“There is an underrepresentation in terms of people being able to find and experience sports from a disability perspective,” said Mr Clayton.

“A lot of the time that is about opportunity and people not knowing there are opportunities to play accessible sports out there. 

“In Australia, we have about 24 different sports that people can now actually take part in if they’re blind or low vision, so there are so many opportunities out there.

“If they are aware of that opportunity we certainly believe that is a great chance for people to get out and participate in a sport they’re interested in.”

Blind and low vision tennis provides new opportunities

Played on smaller courts – often indoors – and with unique rules, blind and low vision tennis is a highly accessible sport and it has attracted a wide variety of participants, including new players with low vision or blindness and existing tennis players who have experienced vision loss.

Two players taking to the court at the Australian Open are reigning national champions Courtney Webeck and Mick Leigh.

Mr Leigh’s vision and hearing started deteriorating when he was a teenager and the now 44-year-old lives with tunnel vision. He said the sport has helped give him a newfound sense of independence and identity.

“When I get out on the court, I don’t really focus on anything else, I focus on the game and go as hard as I can and give it everything I have,” explained Mr Leigh.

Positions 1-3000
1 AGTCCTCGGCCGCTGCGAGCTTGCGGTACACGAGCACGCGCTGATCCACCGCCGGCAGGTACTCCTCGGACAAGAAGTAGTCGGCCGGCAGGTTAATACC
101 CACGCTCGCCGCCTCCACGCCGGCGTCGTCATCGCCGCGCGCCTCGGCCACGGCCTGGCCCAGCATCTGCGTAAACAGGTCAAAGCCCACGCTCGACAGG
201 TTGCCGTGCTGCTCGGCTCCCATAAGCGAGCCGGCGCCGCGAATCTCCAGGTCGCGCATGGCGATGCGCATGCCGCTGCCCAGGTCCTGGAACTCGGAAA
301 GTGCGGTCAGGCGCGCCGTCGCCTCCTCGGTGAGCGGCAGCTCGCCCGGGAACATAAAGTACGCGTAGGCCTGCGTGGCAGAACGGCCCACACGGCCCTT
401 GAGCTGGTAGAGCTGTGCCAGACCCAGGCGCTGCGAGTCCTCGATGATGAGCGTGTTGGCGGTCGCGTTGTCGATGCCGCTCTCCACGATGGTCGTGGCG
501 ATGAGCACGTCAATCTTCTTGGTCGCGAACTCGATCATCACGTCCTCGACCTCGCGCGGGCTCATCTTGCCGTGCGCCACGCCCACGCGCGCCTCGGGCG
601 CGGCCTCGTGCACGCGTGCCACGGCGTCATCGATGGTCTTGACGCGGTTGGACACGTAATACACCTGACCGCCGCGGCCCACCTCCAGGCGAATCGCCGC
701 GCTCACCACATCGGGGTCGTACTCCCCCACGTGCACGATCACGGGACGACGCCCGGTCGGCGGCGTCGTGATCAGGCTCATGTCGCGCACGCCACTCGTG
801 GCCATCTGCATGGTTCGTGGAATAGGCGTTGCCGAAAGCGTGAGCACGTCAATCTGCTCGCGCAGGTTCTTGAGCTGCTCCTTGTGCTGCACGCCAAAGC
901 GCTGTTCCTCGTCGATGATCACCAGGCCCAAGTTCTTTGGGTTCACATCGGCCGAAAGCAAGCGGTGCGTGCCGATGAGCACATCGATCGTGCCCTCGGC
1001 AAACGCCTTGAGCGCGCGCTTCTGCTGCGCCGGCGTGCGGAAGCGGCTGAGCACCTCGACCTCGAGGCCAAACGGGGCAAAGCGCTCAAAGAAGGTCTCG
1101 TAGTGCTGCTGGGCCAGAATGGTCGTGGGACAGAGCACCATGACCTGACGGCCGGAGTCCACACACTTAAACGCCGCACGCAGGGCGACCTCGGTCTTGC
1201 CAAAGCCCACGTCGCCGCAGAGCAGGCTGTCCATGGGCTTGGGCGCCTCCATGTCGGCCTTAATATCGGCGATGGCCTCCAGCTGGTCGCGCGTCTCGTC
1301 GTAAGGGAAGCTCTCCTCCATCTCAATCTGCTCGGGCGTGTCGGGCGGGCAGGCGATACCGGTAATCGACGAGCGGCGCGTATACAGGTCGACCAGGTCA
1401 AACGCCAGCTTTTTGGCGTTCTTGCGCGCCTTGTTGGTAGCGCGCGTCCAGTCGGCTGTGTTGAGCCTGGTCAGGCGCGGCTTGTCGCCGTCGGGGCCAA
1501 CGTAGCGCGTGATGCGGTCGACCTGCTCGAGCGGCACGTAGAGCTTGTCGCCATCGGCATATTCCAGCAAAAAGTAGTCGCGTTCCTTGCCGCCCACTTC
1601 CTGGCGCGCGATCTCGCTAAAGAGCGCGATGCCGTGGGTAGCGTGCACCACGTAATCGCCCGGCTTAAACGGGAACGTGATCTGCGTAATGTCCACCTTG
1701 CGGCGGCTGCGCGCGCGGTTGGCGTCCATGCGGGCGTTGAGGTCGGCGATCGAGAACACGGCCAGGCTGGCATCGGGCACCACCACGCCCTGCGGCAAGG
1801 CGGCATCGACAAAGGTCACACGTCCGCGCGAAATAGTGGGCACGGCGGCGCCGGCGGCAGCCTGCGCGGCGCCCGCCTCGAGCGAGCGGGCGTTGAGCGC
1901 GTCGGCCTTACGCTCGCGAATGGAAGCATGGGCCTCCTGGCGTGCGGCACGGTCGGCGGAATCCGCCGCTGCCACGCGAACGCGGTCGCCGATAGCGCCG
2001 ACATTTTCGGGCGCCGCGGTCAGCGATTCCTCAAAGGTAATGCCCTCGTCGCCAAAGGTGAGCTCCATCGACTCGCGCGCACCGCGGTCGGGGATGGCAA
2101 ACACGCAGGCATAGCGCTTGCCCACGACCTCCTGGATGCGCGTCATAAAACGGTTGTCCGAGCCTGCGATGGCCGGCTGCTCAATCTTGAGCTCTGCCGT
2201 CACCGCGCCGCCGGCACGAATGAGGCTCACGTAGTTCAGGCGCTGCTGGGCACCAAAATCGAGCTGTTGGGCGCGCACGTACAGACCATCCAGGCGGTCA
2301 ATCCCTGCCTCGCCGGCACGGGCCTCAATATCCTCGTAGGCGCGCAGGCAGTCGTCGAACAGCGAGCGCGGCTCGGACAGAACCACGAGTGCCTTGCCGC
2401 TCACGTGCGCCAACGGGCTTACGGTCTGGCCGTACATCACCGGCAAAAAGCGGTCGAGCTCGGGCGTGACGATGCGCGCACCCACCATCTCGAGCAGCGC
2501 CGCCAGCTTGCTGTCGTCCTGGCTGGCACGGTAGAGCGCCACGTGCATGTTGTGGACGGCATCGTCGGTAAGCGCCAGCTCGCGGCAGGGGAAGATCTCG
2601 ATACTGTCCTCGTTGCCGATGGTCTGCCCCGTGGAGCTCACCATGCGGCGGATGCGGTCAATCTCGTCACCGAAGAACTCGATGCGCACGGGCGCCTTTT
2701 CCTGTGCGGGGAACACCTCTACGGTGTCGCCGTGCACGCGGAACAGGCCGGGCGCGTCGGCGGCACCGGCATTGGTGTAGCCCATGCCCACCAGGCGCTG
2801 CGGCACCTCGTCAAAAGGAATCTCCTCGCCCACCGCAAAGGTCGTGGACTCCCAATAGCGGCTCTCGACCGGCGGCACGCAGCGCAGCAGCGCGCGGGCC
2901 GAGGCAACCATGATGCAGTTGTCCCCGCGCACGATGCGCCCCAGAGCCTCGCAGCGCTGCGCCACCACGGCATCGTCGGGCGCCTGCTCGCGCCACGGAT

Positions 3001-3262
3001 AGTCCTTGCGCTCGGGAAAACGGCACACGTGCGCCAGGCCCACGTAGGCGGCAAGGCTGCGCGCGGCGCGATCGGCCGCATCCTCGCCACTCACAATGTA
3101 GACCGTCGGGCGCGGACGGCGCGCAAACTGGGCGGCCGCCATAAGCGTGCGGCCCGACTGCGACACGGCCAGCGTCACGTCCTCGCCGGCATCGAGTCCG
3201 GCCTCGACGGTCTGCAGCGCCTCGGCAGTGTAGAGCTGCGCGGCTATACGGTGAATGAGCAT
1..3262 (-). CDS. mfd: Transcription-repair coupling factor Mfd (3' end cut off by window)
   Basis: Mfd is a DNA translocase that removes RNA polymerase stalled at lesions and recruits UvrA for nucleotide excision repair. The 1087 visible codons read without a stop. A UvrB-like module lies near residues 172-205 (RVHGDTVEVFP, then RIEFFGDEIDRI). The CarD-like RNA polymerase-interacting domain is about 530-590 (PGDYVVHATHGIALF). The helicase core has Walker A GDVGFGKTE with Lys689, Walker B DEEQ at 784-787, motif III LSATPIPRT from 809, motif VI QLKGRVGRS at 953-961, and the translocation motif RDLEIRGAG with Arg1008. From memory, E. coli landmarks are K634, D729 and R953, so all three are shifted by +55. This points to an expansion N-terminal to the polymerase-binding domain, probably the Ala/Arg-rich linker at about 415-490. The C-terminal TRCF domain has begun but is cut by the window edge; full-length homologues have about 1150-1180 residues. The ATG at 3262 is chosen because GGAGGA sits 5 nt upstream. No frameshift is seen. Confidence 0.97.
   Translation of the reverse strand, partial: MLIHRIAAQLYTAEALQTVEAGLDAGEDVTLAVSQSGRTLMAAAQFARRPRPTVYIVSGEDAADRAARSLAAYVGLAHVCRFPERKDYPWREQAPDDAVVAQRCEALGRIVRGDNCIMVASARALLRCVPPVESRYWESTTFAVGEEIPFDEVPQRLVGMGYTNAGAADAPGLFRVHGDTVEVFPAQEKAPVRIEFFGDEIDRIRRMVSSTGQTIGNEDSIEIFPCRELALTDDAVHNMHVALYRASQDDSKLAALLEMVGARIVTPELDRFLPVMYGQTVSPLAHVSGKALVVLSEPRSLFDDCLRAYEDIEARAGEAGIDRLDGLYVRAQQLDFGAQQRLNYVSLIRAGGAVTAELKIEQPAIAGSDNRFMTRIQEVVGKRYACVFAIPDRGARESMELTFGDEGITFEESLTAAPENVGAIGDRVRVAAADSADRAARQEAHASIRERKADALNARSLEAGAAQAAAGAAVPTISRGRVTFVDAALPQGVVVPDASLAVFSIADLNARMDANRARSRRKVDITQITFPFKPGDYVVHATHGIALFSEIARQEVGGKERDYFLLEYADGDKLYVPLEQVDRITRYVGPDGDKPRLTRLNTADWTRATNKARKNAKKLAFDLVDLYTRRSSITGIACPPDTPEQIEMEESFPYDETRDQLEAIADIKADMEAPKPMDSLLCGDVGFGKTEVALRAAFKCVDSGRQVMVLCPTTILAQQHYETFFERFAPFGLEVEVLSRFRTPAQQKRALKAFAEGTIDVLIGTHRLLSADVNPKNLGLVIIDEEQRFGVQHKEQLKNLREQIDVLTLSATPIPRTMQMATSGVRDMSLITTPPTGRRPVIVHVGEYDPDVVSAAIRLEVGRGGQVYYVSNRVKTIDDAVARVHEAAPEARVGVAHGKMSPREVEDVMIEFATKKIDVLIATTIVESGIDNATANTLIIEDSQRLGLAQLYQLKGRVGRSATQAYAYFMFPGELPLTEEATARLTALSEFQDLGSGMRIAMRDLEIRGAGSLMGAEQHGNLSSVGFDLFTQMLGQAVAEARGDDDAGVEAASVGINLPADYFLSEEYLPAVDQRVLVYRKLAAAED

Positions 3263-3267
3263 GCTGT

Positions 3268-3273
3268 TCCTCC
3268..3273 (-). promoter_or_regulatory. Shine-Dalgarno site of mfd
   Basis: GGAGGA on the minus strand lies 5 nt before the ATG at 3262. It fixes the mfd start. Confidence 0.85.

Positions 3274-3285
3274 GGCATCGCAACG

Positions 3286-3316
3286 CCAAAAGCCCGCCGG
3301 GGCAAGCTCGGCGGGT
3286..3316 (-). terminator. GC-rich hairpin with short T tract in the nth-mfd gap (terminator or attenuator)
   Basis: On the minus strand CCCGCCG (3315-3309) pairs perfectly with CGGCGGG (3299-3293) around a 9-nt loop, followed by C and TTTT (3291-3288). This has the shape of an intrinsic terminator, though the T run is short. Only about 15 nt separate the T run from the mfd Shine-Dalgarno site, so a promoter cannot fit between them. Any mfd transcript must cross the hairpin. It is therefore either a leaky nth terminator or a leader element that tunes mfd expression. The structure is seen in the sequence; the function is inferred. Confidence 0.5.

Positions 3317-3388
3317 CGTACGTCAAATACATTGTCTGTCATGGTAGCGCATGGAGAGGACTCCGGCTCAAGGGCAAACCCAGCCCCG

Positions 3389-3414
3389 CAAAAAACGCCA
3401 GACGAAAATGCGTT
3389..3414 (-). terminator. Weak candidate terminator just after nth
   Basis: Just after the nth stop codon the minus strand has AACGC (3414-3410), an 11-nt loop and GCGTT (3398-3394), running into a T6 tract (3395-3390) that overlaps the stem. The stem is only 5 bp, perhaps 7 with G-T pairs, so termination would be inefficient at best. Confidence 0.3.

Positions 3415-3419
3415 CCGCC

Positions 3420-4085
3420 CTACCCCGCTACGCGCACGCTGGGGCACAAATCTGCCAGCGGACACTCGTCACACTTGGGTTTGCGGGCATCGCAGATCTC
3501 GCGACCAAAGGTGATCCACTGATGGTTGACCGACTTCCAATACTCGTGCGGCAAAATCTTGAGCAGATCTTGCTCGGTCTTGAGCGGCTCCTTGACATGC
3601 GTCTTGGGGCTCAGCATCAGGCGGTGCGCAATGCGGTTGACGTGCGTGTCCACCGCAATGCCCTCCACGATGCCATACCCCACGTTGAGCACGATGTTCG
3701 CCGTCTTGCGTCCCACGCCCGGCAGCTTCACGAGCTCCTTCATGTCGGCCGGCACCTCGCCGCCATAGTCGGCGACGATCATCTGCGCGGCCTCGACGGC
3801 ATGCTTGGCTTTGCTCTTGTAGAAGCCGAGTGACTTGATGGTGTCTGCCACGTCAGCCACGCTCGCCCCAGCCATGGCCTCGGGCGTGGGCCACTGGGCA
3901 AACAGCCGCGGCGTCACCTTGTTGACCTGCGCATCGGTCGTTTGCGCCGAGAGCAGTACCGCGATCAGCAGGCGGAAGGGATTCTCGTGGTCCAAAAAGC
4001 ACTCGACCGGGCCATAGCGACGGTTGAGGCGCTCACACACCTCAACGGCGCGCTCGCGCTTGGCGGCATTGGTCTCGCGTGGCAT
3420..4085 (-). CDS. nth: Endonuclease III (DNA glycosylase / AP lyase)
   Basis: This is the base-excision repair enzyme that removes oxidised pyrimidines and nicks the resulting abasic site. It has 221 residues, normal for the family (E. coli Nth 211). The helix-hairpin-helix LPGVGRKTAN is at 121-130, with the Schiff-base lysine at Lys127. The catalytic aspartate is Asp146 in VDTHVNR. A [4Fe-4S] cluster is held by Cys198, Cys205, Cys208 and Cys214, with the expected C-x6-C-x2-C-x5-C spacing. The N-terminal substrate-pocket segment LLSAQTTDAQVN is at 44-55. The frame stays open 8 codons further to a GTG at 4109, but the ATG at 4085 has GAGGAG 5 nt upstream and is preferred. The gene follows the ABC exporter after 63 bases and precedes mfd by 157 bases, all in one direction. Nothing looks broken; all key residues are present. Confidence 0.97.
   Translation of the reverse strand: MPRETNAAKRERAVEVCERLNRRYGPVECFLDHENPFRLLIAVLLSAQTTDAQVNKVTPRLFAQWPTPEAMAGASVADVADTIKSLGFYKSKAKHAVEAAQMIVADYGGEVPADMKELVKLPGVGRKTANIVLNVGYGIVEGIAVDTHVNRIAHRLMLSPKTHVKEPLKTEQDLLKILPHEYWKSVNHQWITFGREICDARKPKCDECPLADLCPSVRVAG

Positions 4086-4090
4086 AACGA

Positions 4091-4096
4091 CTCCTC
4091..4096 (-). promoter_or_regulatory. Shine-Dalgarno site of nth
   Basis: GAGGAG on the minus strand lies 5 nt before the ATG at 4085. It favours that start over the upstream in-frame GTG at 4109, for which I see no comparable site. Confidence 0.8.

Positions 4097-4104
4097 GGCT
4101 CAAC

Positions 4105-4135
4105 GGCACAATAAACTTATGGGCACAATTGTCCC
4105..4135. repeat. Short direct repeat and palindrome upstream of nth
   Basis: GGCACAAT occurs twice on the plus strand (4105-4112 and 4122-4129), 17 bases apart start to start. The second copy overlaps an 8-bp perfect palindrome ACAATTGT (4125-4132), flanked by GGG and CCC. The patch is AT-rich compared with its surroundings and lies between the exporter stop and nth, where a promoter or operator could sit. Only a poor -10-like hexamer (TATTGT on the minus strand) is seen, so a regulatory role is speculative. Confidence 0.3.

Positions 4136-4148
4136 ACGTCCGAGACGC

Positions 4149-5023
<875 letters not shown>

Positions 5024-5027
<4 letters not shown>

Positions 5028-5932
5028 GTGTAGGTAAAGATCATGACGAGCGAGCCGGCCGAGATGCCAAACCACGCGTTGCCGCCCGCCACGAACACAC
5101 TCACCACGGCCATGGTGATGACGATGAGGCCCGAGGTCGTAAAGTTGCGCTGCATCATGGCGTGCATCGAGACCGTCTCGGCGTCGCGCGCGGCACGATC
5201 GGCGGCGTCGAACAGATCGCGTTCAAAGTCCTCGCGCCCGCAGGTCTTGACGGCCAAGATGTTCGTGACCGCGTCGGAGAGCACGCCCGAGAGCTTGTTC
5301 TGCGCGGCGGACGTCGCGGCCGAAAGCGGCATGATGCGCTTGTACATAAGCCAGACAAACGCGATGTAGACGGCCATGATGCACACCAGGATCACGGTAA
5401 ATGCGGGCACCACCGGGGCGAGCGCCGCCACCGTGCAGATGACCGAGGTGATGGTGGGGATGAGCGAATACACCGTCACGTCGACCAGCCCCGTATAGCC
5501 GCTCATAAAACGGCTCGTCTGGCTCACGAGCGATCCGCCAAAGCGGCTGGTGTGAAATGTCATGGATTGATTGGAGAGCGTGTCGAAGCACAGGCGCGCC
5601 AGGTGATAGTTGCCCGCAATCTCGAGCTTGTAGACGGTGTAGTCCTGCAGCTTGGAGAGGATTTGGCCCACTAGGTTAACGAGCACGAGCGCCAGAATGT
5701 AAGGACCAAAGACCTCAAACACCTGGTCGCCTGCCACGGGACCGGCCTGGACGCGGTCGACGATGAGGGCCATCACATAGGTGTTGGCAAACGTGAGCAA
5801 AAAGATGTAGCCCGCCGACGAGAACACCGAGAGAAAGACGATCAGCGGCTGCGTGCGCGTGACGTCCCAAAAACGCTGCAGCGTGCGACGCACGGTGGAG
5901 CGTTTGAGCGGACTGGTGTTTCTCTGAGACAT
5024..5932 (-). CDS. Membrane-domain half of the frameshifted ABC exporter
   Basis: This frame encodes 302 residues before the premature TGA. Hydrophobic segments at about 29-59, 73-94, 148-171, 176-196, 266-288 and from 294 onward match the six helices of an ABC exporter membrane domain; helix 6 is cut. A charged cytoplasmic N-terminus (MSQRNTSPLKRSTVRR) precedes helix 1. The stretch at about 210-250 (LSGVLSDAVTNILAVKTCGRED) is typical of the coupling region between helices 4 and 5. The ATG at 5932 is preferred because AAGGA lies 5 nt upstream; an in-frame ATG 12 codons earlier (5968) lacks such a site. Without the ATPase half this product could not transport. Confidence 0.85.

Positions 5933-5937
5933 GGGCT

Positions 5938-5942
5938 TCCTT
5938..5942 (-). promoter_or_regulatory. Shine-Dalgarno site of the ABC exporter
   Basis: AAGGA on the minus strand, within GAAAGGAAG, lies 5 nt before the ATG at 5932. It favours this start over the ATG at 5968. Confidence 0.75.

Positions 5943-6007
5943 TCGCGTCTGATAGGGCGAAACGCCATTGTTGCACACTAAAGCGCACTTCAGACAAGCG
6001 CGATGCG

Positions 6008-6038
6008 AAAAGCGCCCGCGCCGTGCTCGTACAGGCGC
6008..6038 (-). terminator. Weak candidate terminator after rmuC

“Through the blind sports community, I was asked if I wanted to play a bit of tennis, then it rolled on from there. Tennis has given me a new sense of independence and an identity that I didn’t once have.”

Depending on the player’s level of vision, blind and low vision tennis can be adapted to the player. For example, a player is allowed either one, two or three bounces before they have to hit the ball over the net.

Meanwhile, the ball constantly makes noise as it moves or bounces to indicate where it is.

For 19-year-old Ms Webeck, the challenge of blind and low vision tennis is as serious as it gets.

“You get to push yourself in many ways when playing tennis, as it’s a physically, mentally and technically challenging sport,” said Ms Webeck.

“I feel on top of the world when I hit a good shot, whether it’s a forehand or backhand, cross-court or down the line, but for me, tennis means more than winning!”

Accessibility is what Mr Clayton views as the sport’s strength, he said most participants are just out there having a hit with friends – many of which have no visual impairments. 

Blind and low vision tennis can be adapted to suit any level of vision to create an even playing field and it does not rely on larger numbers of people like many team sports do.

“Socialisation is a massive part of the sport and rich motivation for most of us to get involved,” said Mr Clayton.

“There’s only a very thin edge where we have people who just play for the really serious side of things, but even then for most of the elite athletes socialisation is still a really important part of it.

“There may only be one or two other people in the city or town who is interested in playing tennis, but they can still successfully play on a regular basis as opposed to having to travel or become part of a larger team.”

You can find more information on blind and low vision tennis on the BSA website, and the Australian Open exhibition games will take place on Monday 23 January.